If a person has arthritis, the doctor will treat the underlying condition. Medications designed to target the arthritis symptoms will likely help relieve the bursitis. A person should talk to his or her doctor if experiencing hip pain associated with arthritis.
Stretches and exercises for prevention
Stretching and exercise can be used to help prevent iliopsoas bursitis. One of the primary causes is friction and rubbing that can occur when the hips are too tight. Stretching can help alleviate the tightness.
There are many stretches that focus on the hips including the following:
Lying hip rotation
Lay on the floor with feet flat and knees bent. Lay one ankle across the other knee. Rotate the hip in and out.
Sit on the floor and put soles of the feet together. Gently push the knees toward the floor.
The pigeon stretch may help to strengthen the hips and prevent iliopsoas bursitis.
Sit with one knee bent in front of the body at a 90-degree angle, with the heel toward the opposite hip.
Extend the other leg behind the body as far as possible. Gently move the back hip forward and backward. Repeat with the other side.
When stretching for the first time, go very slowly and gently. Try to hold each stretch for 10-30 seconds and repeat several times on either side. Do these stretches as often as possible.
In addition to stretching, a person may wish to strengthen their hips. Stronger hips can help prevent overuse injuries caused by inadequate support. Some exercises that will help strengthen the hips are listed below.
Standing up, raise one leg out to the side. Do this on both sides and repeat between 10 to 15 times per side. As strength increases, try adding light weights to the ankles. Hold onto a wall for balance, if required.
Lie on the ground with both feet planted on the floor near the buttocks. Raise one leg straight up, keeping the thighs parallel. Raise the hips off the ground. Repeat about 10 to 15 times.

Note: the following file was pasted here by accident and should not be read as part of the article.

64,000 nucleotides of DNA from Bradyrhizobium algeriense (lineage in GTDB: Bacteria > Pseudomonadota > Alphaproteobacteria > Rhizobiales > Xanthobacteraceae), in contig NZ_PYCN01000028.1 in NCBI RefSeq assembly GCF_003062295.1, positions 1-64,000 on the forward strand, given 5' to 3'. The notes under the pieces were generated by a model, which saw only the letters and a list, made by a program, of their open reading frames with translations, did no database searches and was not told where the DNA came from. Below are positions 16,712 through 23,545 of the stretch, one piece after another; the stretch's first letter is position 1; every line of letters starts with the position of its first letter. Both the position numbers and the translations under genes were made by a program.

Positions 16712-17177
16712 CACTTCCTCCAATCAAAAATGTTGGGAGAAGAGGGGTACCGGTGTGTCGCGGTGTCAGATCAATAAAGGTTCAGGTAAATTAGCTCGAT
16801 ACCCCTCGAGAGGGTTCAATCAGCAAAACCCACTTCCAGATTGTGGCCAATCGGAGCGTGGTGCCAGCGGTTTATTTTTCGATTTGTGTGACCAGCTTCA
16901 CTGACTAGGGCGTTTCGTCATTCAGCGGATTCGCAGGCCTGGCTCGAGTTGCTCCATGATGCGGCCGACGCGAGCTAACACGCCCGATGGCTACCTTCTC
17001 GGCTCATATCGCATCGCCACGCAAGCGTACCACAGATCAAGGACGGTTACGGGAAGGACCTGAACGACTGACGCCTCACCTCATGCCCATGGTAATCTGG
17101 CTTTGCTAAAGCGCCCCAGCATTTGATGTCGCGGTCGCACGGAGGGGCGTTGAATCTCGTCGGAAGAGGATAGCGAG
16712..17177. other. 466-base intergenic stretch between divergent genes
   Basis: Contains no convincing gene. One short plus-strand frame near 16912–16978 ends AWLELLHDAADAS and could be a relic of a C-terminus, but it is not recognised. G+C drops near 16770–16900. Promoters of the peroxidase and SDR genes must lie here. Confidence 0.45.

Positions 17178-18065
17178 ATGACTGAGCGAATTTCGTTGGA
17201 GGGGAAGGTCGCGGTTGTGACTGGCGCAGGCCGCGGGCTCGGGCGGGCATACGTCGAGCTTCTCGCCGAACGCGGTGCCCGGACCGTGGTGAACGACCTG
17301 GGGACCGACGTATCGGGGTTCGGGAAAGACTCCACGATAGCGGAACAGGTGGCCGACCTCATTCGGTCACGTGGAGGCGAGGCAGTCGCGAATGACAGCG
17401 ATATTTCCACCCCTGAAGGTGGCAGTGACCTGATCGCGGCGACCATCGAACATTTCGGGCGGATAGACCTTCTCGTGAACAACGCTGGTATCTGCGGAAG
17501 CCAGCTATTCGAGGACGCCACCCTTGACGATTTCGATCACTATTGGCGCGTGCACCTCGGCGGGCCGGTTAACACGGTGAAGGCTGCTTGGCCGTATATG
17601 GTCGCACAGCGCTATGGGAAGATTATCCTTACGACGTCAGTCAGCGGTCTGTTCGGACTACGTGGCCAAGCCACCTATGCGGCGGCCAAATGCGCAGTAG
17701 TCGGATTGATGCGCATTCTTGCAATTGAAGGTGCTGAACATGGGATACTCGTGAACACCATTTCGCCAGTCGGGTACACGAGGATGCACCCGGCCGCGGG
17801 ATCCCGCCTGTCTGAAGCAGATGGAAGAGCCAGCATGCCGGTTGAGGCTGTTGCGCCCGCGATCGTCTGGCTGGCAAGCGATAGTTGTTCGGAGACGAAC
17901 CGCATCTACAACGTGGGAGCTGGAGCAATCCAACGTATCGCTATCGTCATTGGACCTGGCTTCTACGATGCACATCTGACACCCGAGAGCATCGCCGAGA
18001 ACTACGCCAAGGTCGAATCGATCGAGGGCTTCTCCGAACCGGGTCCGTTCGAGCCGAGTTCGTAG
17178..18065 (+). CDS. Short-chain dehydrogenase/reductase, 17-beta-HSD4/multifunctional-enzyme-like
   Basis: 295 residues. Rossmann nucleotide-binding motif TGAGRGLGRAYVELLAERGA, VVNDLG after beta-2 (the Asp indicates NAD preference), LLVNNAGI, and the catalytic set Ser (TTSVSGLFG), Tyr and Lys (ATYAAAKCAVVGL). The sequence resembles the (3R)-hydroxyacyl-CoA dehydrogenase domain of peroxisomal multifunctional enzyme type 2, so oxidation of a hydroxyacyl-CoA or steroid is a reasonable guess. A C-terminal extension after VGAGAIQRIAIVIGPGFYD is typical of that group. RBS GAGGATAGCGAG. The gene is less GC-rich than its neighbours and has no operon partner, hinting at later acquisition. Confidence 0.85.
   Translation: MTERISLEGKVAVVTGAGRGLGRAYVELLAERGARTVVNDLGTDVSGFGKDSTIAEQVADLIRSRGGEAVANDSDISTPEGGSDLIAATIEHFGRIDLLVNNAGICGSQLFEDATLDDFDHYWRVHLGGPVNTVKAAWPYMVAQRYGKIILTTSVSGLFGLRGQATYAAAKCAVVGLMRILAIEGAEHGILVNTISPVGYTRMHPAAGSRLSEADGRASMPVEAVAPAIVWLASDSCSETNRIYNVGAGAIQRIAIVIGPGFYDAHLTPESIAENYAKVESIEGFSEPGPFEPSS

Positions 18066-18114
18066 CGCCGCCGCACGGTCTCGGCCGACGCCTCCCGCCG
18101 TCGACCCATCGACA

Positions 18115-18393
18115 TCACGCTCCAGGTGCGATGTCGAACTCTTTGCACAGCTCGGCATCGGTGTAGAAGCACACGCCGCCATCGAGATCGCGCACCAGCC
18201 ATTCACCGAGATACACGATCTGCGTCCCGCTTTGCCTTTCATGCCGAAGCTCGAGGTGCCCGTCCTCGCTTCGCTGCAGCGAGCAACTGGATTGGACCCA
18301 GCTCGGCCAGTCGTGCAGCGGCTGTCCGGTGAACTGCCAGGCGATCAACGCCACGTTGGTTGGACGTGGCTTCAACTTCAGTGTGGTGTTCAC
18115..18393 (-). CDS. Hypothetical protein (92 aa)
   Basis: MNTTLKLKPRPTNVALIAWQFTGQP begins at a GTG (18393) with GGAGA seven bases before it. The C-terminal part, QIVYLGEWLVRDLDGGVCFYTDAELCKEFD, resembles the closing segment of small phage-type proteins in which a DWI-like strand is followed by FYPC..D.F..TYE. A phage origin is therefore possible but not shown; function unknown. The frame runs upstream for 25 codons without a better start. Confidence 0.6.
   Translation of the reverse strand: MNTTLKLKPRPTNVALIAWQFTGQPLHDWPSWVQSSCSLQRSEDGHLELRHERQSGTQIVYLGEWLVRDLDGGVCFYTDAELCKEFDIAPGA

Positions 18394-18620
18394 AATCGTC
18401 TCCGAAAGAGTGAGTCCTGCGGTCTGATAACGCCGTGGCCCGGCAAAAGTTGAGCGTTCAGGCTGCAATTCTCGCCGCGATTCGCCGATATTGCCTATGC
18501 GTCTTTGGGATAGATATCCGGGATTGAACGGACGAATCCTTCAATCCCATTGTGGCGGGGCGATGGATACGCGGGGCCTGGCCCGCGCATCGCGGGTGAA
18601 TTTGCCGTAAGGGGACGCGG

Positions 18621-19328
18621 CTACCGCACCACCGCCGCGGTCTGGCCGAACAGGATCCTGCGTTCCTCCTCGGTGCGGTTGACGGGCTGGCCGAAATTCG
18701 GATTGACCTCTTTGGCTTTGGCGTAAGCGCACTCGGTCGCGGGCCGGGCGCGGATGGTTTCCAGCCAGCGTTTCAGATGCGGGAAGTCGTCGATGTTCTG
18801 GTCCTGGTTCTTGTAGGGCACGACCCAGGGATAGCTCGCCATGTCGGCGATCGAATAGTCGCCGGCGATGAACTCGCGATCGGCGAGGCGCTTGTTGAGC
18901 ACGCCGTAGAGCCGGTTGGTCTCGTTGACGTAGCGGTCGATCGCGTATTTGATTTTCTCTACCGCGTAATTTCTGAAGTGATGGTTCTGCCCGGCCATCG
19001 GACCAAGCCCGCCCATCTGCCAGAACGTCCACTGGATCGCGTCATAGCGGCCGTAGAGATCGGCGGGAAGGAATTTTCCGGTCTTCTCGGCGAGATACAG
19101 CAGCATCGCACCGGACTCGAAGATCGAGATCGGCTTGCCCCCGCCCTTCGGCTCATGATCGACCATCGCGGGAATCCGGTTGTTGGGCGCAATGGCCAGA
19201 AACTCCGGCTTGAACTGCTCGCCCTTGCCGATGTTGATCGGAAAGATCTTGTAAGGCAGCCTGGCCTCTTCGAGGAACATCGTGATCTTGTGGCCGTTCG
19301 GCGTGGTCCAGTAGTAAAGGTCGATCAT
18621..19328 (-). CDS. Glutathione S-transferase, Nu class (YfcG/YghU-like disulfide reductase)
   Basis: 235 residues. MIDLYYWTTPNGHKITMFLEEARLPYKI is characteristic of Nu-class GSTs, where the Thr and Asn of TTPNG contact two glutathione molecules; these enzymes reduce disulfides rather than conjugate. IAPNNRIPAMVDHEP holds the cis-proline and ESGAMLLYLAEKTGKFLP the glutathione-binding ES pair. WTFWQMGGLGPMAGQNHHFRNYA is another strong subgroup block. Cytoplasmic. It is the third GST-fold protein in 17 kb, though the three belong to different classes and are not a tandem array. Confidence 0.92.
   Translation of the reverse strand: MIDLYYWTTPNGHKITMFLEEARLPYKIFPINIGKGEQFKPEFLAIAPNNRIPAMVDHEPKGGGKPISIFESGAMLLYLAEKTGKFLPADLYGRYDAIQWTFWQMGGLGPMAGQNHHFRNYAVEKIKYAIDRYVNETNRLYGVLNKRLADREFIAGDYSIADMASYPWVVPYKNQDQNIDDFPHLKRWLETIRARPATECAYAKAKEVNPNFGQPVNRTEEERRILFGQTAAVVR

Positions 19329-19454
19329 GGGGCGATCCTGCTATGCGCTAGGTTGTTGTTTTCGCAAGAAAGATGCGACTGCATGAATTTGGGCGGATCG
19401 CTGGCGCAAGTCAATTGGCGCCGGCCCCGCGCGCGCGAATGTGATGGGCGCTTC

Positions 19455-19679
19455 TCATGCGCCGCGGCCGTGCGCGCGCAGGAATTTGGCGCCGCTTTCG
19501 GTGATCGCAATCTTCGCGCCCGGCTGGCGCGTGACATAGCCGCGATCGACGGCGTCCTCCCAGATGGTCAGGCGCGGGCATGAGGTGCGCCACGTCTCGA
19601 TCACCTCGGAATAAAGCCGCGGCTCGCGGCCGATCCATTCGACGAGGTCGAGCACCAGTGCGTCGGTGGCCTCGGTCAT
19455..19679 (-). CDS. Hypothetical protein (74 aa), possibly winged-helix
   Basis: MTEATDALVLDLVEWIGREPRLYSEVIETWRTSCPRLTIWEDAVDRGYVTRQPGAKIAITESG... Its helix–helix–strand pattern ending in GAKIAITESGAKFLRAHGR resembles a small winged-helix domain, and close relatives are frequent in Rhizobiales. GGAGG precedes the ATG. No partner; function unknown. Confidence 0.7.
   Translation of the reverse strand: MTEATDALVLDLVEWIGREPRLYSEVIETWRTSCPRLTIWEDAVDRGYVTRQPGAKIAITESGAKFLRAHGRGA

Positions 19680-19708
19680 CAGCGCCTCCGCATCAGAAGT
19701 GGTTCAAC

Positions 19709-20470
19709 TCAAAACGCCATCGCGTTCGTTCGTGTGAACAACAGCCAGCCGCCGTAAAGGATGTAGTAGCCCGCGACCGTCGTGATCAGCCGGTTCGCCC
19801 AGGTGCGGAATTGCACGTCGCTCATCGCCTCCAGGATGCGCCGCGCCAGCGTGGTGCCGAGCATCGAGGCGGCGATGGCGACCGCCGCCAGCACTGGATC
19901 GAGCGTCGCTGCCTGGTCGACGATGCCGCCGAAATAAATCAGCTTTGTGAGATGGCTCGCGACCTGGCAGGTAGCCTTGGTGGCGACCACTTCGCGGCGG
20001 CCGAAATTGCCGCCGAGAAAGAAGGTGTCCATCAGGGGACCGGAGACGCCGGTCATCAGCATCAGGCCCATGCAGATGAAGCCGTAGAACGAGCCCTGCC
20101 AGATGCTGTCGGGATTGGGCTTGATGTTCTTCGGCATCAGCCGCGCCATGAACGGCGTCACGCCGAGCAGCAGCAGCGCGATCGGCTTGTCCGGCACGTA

Place both hands and knees on the floor. Raise one foot back towards the sky and return to all-fours. Repeat on each side between 10 to 15 times.
Iliopsoas bursitis will get worse over time if left untreated. What started as mild discomfort will grow into a pain that may radiate through parts of the leg and hips.
Rarely, a person may develop an infection. An infection can occur if the iliopsoas bursa ruptures. Some symptoms of infection include:
- joint pain
- warm skin that appears red
- feeling ill
What is psoas syndrome?
Psoas syndrome is an injury to the psoas muscle. The psoas muscle is one of a group of muscles that join up to form the iliopsoas muscle. It is essential for the movement of the back, pelvis, legs, and hips. Psoas syndrome is an uncommon condition that can be mistaken for iliopsoas bursitis because it causes similar symptoms.
An injury to the psoas muscle can take several weeks to heal. Typical recovery times range between 6 to 8 weeks. Often, people will have physical therapy, take medications, and ice the injury. Doctors recommend limited activity during the recovery period.
Iliopsoas bursitis is easy to treat in most cases. It usually requires rest and some minimal care to improve symptoms and heal the damage. Stretches and exercises that target the hips are helpful in preventing iliopsoas bursitis.